The Expanse Of The Internet
“May Have Missed Volume 2” is an attempt to counter the volume of requests I receive in the various Ear Nutrition inboxes as I type away. The venture of EN, when it boils down to the barebones of itself, is a spare-time hobby. I try to do what I can, after all, there is only so much I can electro-scribble down on a screen. Some don’t fit, others are simply irrelevant to the site but overall, if it piques my interest or it fits the site or whatever trend it’s pursuing at that time, they get featured. I obviously don’t have the time to cover everything and even though I would if I could, it’s just not possible.
So, without further waffle, here is some music that I haven’t had the time to sit down with-proper. The purpose of this series is to provide some varied new noise as an enticement to indulge in the plethora that is the underground music scene worldwide. “May Have Missed Volume 2” consists of cuts from the inbox, but also outside of it. Enjoy!
Mr Wu’s Pigs – Sick Of Death (August 2020) (Garage Punk/Grunge)
Mr Wu’s Pigs (AKA David Tombesi-Walton) landed in my inbox quite some time ago. I sadly missed it initially but this time around, post-“to-write list” and on “May Have Missed Volume 2”, the one-human-band’s infectious melodic grit grins after a happy landing. I have mentioned it before on this platform but the rise, revival and general interest toward underground Garage Rock and Punk has seen an exponential increase these past few years. You can find what else in that vein that I have featured – Here – for later reading, but for now Mr Wu’s Pigs beckons.
Punk-Rock is very much at the heart of projects sound and has been Mr Wu’s Pigs foundation since 2018. Apply the aforementioned coat of Proto-Punk and Garage Rock fuzz and you are almost there. The final completing piece is one that is strongly prevalent on his sarcastic and sardonic Sick Of Death full-length. Mr Wu’s Pigs embodies the famed and darkly-toned distorted-fuzz-Rock that is Grunge on this 2020 release. Sick Of Death is rife with humour conditioned with the two “S’s” above but don’t let that fool you. There is some seriousness on this record. Mr Wu’s Pigs may sardonically mock the conduct of “Real Men” on ‘Real Men’ for example, but there are darker tones of mental frustration and the modern life it is derived from across the eleven-track board.
‘I said the mirror is a trial morning ritual: force a smile’ are the words that repeat at the end of ‘Morning Ritual’. Sick Of Death harkens back to the lighter-hearted Rock n’ Roll of the projects previous work but given the intrinsic lyrical poignancy, it has opted for a darker approach. David Tombesi-Walton has quite befittingly soundtracked his 2020 frustration – and the rest – with this moody and predominantly Grunge Punk-stylistic in what feels like a much-needed catharsis laced with enough humour to assist its delivery.
There is a lot to be said for minimalist warrens of underground Rock.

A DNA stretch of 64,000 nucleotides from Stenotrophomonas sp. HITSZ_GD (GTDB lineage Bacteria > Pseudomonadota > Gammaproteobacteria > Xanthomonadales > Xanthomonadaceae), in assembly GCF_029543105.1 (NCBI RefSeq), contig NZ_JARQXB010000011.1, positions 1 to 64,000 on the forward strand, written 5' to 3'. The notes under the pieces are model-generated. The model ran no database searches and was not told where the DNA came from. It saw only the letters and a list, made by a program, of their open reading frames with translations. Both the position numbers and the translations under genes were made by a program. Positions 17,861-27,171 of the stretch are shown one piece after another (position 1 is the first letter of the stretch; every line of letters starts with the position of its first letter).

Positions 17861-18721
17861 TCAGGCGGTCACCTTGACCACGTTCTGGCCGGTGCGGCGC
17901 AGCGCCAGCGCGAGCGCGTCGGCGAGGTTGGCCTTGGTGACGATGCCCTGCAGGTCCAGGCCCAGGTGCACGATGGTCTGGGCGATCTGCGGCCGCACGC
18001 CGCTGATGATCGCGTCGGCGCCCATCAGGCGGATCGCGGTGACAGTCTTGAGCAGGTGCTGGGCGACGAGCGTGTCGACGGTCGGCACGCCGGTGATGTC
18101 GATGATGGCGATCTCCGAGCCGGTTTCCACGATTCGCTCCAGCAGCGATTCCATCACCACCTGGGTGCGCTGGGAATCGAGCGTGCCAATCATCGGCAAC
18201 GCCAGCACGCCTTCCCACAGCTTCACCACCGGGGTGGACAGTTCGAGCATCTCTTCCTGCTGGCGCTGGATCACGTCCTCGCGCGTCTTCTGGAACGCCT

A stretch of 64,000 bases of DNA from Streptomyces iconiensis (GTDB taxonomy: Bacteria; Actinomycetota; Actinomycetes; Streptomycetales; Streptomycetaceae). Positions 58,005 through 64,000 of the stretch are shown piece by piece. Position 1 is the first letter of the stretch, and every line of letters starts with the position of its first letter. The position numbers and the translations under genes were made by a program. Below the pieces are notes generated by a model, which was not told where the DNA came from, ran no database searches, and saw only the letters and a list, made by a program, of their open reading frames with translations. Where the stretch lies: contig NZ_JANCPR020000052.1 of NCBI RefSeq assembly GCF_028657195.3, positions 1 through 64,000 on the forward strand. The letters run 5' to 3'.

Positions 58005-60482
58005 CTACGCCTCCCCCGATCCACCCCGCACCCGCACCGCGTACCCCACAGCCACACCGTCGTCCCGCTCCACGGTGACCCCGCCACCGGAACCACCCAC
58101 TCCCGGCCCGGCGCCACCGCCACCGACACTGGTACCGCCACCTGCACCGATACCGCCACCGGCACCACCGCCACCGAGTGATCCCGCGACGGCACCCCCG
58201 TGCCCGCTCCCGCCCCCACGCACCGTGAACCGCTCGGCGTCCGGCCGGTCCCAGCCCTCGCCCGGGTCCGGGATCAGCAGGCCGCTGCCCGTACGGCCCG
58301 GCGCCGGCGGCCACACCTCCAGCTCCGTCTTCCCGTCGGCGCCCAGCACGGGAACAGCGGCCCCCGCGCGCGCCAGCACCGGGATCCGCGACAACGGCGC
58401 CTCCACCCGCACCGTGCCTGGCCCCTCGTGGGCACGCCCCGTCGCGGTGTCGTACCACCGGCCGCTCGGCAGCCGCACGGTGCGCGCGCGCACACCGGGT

KROM – Misplaced (October 2020) (Post-Punk/Noise Rock/Alternative Rock)
The country of Sweden has in last forty years, released some of the worlds most notable music in both the mainstream and within specific stylised scenes. The Scandinavian nation has exported some of the most notable Metal, Punk, Hardcore and much more and it is here that KROM becomes relevant. October 2020 saw the Gothenburg four-piece release their second effort and first mainline release since their formation and through its dark, beyond sombre and resoundingly brooding tones, is quite something.
Misplaced is enveloped in and envelops the listener in thick, viscous yet ethereal gloom based on Post-Punk but living beyond those confines. Vocally, throughout, the low, menacing and foreboding tones are the anchor tieing the band to their Post-Punk while they push the genre further. ‘Hibernation’ hybridises this gloomed-Post-Punk with melodic and heavy-set Alt. Rock as a greater, discordant fuzz waits in the wings. ‘Missing’ settles into this format further but with an increasing emphasis on the driven Alt. Rock sound as the inherent fuzz builds. KROM are by no means a wholly, bonafide Noise Rock group, but their eerie use discordant feedback, elongated discordant notes and complex drum patterns only benefit their craft. The band’s mild electronic influence is also of note here, KROM proliferate their own atmosphere and ensnare any that stray too close.
Tracks such as the majoritively instrumental ‘Next’ push the band’s Noise influences further over a near-blackened Post-Punk, floor-dragging rhythm lost in its own darkness and confusion. Despite vocals being present, the long drives of instrumental, near Post-Metal aesthetic suit KROM and potentially lay a different foundation for any future work. However, it is comparatively standout, energetic and melodic ‘Pushing’ and ‘Leave’ that steal the show.
Corporate Citizen – Six Minute Meeting (May 2020) (Melodic Hardcore/Skate Punk)
The line between fast melodic Skate Punk and the ever-so-slightly more cutting and classic-leaning Melodic Hardcore is fertile ground in the modern Punk scene. It is land that has been settled countless times with next-to identical results with but one magnum opus. The indomitable determination to “do it right”. This is where San Diego’s Corporate Citizen load, fire and occupy their own catapult towards the end that is the above target.